240889 Long-Term Supports and Services (LTSS): Supportive Employment for Adults with Disabilities

Tuesday, November 1, 2011: 8:30 AM

Jennifer N. Howard, MPP, MSW , Health and Long Term Care, IMPAQ International, Washington, DC
Sarah A. Ruiz, PhD , Aging and Long Term Care, IMPAQ International, Washington, DC
Oswaldo Urdapilleta, PhD , IMPAQ International, Columbia, MD
Federal mandates and initiatives (e.g., Americans with Disabilities Act, Olmstead Decision) provide an impetus for states to pursue community integration for all individuals. As states continue to reform their long-term supports and services (LTSS) systems, there is a growing interest in determining their success in providing a balance between home and community-based services (HCBS) and institutional alternatives, specifically supportive employment options for adults with disabilities. Objectives: The purpose of this study is to evaluate the LTSS systems of ten states through the NBIP. Despite substantial research efforts to study rebalancing, a gap remains in the availability of common indicators to measure rebalancing efforts. To address this gap, the NBIP is assisting the Centers for Medicare & Medicaid Services (CMS) in the development and refinement of several indicators to assess states' progress towards a balanced and person-driven LTSS system. One area of interest that is being examined is the extent to which states support individuals' integration and inclusion in the community across disability types through supportive employment options. Findings: States' efforts to support employment options for persons with disabilities were one aspect of community integration that was explored. This was measured by examining whether a State offered a Medicaid Buy-In to support working-aged adults with disabilities in seeking and maintaining employment. Seven of the ten States surveyed had such programs. Another measure evaluated employment rates of working-age adults with disabilities using American Community Survey (ACS) data. Employment rates in the disability community ranged from 30.2% (Kentucky) to 51.6% (Iowa).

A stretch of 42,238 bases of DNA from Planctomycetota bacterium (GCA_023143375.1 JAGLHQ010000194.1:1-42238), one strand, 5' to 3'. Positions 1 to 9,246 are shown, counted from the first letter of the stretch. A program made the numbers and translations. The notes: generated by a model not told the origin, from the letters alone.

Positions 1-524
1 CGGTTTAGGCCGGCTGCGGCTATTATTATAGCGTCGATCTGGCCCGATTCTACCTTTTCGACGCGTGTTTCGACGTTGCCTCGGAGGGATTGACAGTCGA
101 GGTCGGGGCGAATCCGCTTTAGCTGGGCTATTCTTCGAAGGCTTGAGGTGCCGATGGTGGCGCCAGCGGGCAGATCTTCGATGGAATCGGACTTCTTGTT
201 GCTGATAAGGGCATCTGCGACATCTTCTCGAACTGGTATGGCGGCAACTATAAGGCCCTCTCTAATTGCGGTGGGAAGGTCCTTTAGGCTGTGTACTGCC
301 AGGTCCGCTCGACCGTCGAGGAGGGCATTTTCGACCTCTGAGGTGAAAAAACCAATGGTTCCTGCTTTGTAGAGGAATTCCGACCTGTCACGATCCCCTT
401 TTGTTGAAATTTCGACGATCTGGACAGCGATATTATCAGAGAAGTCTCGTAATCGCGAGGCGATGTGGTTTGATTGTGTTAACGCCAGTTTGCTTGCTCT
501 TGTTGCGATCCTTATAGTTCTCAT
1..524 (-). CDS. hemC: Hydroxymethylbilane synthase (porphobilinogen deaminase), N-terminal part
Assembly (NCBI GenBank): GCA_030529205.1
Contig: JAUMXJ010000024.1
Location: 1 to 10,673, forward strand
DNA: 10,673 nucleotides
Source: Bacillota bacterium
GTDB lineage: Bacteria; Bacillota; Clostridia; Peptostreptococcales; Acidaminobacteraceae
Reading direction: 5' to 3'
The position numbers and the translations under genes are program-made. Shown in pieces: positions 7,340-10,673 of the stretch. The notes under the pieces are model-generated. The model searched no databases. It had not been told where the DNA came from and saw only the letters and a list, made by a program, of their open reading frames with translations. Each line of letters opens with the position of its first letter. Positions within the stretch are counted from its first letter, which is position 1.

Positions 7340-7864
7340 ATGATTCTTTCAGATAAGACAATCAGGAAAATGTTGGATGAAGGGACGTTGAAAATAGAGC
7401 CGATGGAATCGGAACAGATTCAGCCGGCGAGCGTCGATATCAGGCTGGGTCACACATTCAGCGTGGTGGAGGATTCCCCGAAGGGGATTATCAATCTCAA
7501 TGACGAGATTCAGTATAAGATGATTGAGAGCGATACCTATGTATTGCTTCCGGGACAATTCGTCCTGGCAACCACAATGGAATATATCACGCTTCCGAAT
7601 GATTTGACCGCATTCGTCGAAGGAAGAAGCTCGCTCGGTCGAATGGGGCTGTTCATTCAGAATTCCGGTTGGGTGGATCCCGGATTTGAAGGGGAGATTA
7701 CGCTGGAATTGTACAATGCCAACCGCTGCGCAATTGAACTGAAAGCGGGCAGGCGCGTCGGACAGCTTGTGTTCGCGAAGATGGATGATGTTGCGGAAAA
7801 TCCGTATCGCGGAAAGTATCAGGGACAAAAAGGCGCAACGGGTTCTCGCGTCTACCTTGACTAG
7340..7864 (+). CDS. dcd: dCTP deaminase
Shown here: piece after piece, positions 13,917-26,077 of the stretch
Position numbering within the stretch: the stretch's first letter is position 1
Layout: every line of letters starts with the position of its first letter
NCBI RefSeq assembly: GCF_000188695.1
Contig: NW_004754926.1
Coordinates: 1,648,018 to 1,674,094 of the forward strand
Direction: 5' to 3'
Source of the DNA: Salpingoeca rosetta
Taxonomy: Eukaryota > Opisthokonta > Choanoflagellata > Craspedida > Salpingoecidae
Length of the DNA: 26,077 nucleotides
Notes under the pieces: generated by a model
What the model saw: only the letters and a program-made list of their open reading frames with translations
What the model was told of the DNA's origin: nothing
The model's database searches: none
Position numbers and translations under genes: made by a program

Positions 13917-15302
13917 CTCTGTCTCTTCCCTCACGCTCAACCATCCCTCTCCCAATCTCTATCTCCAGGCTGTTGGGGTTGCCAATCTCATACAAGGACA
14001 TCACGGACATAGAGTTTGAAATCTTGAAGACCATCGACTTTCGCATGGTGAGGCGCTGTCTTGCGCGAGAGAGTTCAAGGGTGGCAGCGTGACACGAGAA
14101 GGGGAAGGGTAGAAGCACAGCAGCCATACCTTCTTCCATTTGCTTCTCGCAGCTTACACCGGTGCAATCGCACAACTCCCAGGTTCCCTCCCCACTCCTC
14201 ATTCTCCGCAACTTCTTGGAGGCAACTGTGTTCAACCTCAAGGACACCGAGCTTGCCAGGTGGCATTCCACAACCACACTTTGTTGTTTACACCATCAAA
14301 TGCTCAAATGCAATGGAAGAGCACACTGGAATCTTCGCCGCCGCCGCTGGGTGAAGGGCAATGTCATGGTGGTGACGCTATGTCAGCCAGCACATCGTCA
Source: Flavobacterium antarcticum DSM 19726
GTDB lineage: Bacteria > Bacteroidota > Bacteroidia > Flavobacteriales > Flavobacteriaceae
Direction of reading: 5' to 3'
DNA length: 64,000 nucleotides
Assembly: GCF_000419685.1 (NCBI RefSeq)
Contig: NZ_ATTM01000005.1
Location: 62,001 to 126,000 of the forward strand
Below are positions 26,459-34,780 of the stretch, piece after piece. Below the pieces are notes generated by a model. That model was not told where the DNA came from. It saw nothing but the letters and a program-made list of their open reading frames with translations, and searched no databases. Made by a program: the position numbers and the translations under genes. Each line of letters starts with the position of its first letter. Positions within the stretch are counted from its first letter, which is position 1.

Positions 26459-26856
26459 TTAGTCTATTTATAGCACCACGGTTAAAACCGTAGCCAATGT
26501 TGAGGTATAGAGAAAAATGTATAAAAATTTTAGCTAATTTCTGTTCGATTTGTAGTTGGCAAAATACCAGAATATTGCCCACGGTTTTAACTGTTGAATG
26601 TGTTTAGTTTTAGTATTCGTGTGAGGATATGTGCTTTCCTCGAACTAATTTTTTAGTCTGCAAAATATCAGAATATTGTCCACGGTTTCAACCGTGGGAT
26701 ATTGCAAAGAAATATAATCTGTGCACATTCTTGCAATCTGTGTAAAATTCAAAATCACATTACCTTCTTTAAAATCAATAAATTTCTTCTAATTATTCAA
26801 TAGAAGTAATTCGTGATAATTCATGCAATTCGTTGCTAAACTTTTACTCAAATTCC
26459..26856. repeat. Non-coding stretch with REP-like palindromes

Learning Areas:
Advocacy for health and health education
Provision of health care to the public
Public health or related public policy
Public health or related research
Systems thinking models (conceptual and theoretical models), applications related to public health

Learning Objectives:
1. Discuss disparities in state LTSS systems providing supportive employment options and employment rates for individuals with disabilities. 2. Discuss the NBIC developed LTSS indicators to assess the integration of people with disabilities into the community by providing employment services and states’ performance on these measures. 3. Develop recommendations for reducing gaps in the provision of supportive employment options and employment rates for individuals with disabilities.

Keywords: Disability, Labor

Presenting author's disclosure statement:

Qualified on the content I am responsible for because: I am managing the project that is the subject of the presentation. I am currently serving as Project Manager on the Centers for Medicare and Medicaid Services (CMS) National Balancing Indicator Project related to state balancing of long-term support and service (LTSS) systems. Also, I provide support on a multi-year Administration on Aging project evaluating aging and disability programs and services. I have substantive knowledge of LTSS programs and policies for adults with disabilities and older adults. During my career I have worked on disability and aging program evaluation projects at the state and national levels.
Any relevant financial relationships? No

I agree to comply with the American Public Health Association Conflict of Interest and Commercial Support Guidelines, and to disclose to the participants any off-label or experimental uses of a commercial product or service discussed in my presentation.